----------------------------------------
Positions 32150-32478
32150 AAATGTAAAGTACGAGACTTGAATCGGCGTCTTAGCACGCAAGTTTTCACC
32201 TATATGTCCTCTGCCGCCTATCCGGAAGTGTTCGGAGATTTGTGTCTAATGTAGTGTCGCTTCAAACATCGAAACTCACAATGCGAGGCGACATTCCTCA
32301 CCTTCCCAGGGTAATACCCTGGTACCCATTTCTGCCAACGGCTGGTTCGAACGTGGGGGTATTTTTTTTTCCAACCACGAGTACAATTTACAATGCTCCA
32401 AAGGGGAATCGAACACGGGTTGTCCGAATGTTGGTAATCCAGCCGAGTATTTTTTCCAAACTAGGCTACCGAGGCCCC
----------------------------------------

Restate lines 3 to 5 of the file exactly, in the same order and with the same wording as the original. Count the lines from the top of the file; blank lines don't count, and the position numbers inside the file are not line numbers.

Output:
32201 TATATGTCCTCTGCCGCCTATCCGGAAGTGTTCGGAGATTTGTGTCTAATGTAGTGTCGCTTCAAACATCGAAACTCACAATGCGAGGCGACATTCCTCA
32301 CCTTCCCAGGGTAATACCCTGGTACCCATTTCTGCCAACGGCTGGTTCGAACGTGGGGGTATTTTTTTTTCCAACCACGAGTACAATTTACAATGCTCCA
32401 AAGGGGAATCGAACACGGGTTGTCCGAATGTTGGTAATCCAGCCGAGTATTTTTTCCAAACTAGGCTACCGAGGCCCC